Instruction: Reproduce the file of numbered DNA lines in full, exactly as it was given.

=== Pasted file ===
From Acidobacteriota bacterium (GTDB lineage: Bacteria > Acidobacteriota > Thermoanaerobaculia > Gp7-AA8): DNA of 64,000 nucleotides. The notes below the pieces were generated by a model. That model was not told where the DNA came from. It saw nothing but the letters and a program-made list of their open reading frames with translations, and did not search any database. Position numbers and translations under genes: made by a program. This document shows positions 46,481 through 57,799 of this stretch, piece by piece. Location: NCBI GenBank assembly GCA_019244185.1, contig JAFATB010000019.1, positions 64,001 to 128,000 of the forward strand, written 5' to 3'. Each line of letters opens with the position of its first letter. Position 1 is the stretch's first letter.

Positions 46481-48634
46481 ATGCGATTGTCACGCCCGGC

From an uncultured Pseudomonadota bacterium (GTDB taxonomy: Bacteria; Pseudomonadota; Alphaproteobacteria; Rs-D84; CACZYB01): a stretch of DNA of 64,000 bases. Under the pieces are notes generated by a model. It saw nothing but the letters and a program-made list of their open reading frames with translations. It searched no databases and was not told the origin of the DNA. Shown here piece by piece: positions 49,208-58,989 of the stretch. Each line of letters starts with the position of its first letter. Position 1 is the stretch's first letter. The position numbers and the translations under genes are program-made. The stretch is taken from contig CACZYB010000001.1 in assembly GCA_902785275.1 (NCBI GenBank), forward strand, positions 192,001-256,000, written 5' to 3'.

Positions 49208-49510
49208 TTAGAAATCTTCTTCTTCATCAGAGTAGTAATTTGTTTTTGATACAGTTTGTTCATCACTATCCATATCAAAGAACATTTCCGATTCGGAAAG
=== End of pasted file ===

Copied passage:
From Acidobacteriota bacterium (GTDB lineage: Bacteria > Acidobacteriota > Thermoanaerobaculia > Gp7-AA8): DNA of 64,000 nucleotides. The notes below the pieces were generated by a model. That model was not told where the DNA came from. It saw nothing but the letters and a program-made list of their open reading frames with translations, and did not search any database. Position numbers and translations under genes: made by a program. This document shows positions 46,481 through 57,799 of this stretch, piece by piece. Location: NCBI GenBank assembly GCA_019244185.1, contig JAFATB010000019.1, positions 64,001 to 128,000 of the forward strand, written 5' to 3'. Each line of letters opens with the position of its first letter. Position 1 is the stretch's first letter.

Positions 46481-48634
46481 ATGCGATTGTCACGCCCGGC

From an uncultured Pseudomonadota bacterium (GTDB taxonomy: Bacteria; Pseudomonadota; Alphaproteobacteria; Rs-D84; CACZYB01): a stretch of DNA of 64,000 bases. Under the pieces are notes generated by a model. It saw nothing but the letters and a program-made list of their open reading frames with translations. It searched no databases and was not told the origin of the DNA. Shown here piece by piece: positions 49,208-58,989 of the stretch. Each line of letters starts with the position of its first letter. Position 1 is the stretch's first letter. The position numbers and the translations under genes are program-made. The stretch is taken from contig CACZYB010000001.1 in assembly GCA_902785275.1 (NCBI GenBank), forward strand, positions 192,001-256,000, written 5' to 3'.

Positions 49208-49510
49208 TTAGAAATCTTCTTCTTCATCAGAGTAGTAATTTGTTTTTGATACAGTTTGTTCATCACTATCCATATCAAAGAACATTTCCGATTCGGAAAG